Mr. Martinez is correct a State of Texas felony warrant never expires. However, once a person is arrested, the arresting agency will confirm whether the Texas district or county attorney that is responsible for prosecuting the case wishes to extradite the arrested or detained person back to Texas. Based upon the severity of the case and the jurisdiction, the prosecutor may or may not want to extradite. Additionally, if the case is one that can be described as a Cold Case, or the defendant is a resident of another case contact a local attorney immediately. If the case involves a citizen outside the State of Texas it may be possible to force the extraditing jurisdiction (E.g. Dallas County District Attorney’s Office) to produce sufficient evidence verify the person in custody is the same person sought for prosecution. If the Texas authorities cannot sufficiently provide the person’s identity, and probable cause then defendant will not be extradited. See Uniform Criminal Extradition Act; Texas Code of Criminal Procedure Article 51.13; http://tlo2.tlc.state.tx.us/statutes/statutes.html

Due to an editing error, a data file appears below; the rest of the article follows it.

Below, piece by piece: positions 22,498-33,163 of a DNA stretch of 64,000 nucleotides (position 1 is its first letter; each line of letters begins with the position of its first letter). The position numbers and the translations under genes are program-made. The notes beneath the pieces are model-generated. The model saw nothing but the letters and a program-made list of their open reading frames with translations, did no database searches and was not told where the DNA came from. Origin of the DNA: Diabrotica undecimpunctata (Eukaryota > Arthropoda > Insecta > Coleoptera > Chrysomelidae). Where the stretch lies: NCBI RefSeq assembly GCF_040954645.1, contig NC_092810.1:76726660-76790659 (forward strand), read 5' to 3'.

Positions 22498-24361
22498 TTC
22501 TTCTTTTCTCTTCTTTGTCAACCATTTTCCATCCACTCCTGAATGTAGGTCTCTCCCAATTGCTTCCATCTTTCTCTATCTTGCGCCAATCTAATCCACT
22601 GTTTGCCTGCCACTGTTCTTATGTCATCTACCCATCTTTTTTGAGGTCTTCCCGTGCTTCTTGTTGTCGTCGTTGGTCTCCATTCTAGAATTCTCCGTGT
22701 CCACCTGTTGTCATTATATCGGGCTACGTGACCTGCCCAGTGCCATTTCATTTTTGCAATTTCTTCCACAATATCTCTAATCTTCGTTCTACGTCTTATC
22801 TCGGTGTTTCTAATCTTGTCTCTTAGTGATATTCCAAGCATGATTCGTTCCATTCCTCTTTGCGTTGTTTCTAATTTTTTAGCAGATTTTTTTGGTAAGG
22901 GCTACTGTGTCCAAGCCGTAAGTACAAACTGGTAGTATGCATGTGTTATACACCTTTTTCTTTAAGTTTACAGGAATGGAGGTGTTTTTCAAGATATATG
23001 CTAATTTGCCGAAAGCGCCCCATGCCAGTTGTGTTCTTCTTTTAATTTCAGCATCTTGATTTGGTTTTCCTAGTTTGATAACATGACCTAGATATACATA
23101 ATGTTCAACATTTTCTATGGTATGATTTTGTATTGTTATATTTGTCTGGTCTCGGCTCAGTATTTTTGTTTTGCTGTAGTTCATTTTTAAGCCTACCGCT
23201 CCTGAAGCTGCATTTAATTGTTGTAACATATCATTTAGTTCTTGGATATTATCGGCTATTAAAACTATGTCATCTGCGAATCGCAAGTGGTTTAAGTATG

Other issues consider in a possible extradition case, speedy trial violations, wherein the prosecution has not been diligent in its responsibility to locate an individual to bring the person to justice. It may be possible to show that the statute of limitations has expired and the case may not be prosecutable. Finally, your local counsel may need to hire counsel in Texas to work the problem from both sides; I recommend you first find local counsel where you live to address any problems that may be lurking in Texas.